Mark Miller

It is too early normally within these deals, but I would say overall I think it is not bad to assume may be a 50-50 mix.

Scott Schneeberger – Oppenheimer & Co.

Great, thanks. That is helpful. Just a couple of quick other ones, there is a $1.5 million expense on the other expense line, could you take us little deeper on what that is?

Richard Kogler

Say that again.

Scott Schneeberger – Oppenheimer & Co.

On the – in the fourth quarter on the other expense line, $1.5 million charge.

Richard Kogler

The other was higher and that was predominantly, we normally in a quarter would have maybe 400,000 to 500,000 in a quarter, now it is like 1 million, 4 million, 5 million. That was predominantly intercompany foreign exchange. They were some payables due between the UK and Ireland and that was predominantly a shift for them between the pound and the euro and that was about $850,000. So, it is pretty much a one time.

Scott Schneeberger – Oppenheimer & Co.

Thanks, and finally, any change in what you're seeing in receivables that are – things that are past 90 days perhaps, any just trying to gauge customer out there?

Mark Miller

Collections are strong, DSO was down a day in the quarter and we have continued to see good collection sense.

Scott Schneeberger – Oppenheimer & Co.

Great, thanks very much.

Operator

Thank you. Our next question comes from the line of Barry Mandel [ph]. Your line is open.

Barry Mandel

Yes, could you discuss the gross margin trends in both LQ and SQ?

Mark Miller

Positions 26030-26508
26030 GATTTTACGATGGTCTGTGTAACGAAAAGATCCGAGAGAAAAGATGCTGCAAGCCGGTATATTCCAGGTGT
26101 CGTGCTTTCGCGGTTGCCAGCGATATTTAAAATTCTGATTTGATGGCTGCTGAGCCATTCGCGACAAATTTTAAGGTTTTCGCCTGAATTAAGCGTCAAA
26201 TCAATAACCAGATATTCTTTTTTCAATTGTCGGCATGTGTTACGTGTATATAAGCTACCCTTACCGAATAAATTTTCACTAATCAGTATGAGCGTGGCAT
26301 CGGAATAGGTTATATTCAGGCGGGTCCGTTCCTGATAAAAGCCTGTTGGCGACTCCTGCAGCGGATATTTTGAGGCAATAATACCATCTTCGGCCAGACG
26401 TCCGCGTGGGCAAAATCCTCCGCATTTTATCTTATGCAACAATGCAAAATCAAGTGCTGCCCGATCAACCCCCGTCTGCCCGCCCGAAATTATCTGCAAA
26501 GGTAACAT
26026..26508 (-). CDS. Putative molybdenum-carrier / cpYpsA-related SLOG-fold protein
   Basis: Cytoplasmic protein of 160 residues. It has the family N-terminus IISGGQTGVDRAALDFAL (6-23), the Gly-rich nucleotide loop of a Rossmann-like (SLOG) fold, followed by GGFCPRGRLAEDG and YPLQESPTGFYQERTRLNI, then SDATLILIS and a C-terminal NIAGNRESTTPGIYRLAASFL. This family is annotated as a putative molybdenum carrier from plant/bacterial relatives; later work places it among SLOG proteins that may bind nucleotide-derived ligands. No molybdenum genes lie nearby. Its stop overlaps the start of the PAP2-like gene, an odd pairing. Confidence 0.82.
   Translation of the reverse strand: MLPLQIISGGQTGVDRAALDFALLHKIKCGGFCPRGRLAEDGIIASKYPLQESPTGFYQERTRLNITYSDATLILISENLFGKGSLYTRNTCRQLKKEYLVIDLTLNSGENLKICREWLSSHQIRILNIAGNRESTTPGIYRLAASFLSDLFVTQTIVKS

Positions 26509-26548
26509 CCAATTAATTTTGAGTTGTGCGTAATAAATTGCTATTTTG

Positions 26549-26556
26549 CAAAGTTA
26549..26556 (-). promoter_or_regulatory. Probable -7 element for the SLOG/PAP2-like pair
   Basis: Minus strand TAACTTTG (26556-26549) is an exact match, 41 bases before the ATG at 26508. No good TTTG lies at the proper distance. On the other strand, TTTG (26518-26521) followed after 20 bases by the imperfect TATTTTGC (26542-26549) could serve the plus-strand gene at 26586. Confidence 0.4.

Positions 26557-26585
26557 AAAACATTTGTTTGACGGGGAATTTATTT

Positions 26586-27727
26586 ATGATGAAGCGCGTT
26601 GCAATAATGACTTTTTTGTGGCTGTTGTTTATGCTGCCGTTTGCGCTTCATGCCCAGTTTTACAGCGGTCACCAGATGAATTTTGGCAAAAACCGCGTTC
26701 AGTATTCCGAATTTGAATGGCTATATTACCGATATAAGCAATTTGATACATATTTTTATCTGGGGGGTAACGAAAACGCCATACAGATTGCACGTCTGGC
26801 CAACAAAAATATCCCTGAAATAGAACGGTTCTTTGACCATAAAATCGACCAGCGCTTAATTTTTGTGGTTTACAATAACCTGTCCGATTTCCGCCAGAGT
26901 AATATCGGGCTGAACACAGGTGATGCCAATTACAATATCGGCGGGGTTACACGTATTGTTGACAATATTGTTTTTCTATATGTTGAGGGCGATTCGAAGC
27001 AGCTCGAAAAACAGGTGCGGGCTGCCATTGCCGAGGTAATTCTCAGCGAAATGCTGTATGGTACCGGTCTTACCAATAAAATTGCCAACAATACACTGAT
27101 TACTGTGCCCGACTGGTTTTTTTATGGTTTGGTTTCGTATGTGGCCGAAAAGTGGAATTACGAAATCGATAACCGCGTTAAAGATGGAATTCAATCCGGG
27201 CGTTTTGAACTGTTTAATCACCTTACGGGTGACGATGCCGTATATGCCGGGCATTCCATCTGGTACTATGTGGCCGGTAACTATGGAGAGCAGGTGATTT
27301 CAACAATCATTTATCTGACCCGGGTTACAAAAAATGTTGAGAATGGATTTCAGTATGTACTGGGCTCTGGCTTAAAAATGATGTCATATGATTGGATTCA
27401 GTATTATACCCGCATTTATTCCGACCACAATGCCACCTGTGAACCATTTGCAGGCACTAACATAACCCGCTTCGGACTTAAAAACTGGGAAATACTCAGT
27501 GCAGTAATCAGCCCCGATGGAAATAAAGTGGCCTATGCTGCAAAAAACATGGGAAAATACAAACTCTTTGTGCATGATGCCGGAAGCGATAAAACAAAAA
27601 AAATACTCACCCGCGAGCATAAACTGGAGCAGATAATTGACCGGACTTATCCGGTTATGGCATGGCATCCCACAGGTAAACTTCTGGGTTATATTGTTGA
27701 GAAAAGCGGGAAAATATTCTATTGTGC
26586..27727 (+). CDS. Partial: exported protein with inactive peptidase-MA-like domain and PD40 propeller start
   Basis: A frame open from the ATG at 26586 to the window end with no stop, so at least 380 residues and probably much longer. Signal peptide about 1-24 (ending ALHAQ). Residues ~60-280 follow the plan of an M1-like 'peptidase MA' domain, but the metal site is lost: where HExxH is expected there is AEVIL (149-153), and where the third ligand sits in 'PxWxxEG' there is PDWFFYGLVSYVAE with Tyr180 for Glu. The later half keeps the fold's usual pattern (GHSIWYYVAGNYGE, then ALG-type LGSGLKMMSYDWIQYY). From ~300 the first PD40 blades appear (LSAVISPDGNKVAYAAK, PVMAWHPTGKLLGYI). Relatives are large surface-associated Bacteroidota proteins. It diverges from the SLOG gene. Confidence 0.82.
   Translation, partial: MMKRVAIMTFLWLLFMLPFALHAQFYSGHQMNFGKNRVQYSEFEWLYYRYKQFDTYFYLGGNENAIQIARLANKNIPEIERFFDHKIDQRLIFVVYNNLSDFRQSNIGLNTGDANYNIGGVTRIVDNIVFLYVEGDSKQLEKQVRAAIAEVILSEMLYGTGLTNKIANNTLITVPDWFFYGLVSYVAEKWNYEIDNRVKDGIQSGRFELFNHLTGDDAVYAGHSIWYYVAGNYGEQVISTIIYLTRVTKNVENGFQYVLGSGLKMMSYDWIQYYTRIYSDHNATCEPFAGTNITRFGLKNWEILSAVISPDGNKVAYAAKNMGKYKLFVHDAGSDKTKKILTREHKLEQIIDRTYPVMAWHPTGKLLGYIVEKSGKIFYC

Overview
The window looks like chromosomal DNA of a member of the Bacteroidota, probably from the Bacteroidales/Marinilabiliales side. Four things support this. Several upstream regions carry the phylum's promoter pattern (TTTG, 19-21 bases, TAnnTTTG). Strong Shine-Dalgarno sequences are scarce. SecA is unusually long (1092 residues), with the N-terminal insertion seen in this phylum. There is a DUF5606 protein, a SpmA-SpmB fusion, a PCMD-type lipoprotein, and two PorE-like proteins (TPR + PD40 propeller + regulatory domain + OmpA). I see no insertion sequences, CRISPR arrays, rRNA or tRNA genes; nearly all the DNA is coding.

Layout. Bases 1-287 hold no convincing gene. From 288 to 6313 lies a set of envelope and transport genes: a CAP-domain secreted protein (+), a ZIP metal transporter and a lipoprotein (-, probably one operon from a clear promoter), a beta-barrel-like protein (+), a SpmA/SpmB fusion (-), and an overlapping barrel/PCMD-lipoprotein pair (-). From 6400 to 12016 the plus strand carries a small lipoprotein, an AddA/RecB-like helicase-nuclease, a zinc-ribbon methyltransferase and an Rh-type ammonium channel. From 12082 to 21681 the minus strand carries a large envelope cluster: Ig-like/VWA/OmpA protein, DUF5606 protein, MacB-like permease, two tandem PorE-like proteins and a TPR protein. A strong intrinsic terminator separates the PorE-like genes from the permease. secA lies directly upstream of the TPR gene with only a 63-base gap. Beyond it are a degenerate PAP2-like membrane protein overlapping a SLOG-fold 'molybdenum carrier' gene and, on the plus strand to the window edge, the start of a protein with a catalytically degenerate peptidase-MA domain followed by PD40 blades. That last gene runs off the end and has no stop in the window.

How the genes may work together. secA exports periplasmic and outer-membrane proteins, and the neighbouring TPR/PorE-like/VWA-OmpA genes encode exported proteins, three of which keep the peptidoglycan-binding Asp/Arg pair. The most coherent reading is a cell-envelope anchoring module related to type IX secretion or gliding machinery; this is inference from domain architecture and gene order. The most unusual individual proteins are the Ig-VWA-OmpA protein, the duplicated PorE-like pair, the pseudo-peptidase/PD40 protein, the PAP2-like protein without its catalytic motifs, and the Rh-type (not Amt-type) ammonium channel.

I think if you look again right now margins in SQ mid-to-high 50s and LQ in the mid 20s. Those have obviously come down a little bit in the overall trend in the last year because you had that compression as a result of the fuel surcharge. Again that is just surcharge and then as Rich already explained, revenue is up, but you kind of get $1 revenue and $1 cost.

Barry Mandel

Right, right. What is the average revenue for a Bio System customer these days?

Richard Kogler

It is still about 35,000-40,000.

Barry Mandel

And what is going on with pricing?

Richard Kogler

Nothing, it is fairly stable and then really no different swings or whatever versus the past.

Barry Mandel

Thanks.

Operator

Thank you. There are no further questions at this time.

Frank ten Brink

So we thank you everybody for your time and attention. We look forward to bringing in another great year and we will talk to you in 90 days. All the best.

Operator

This concludes today's conference call. You may now disconnect.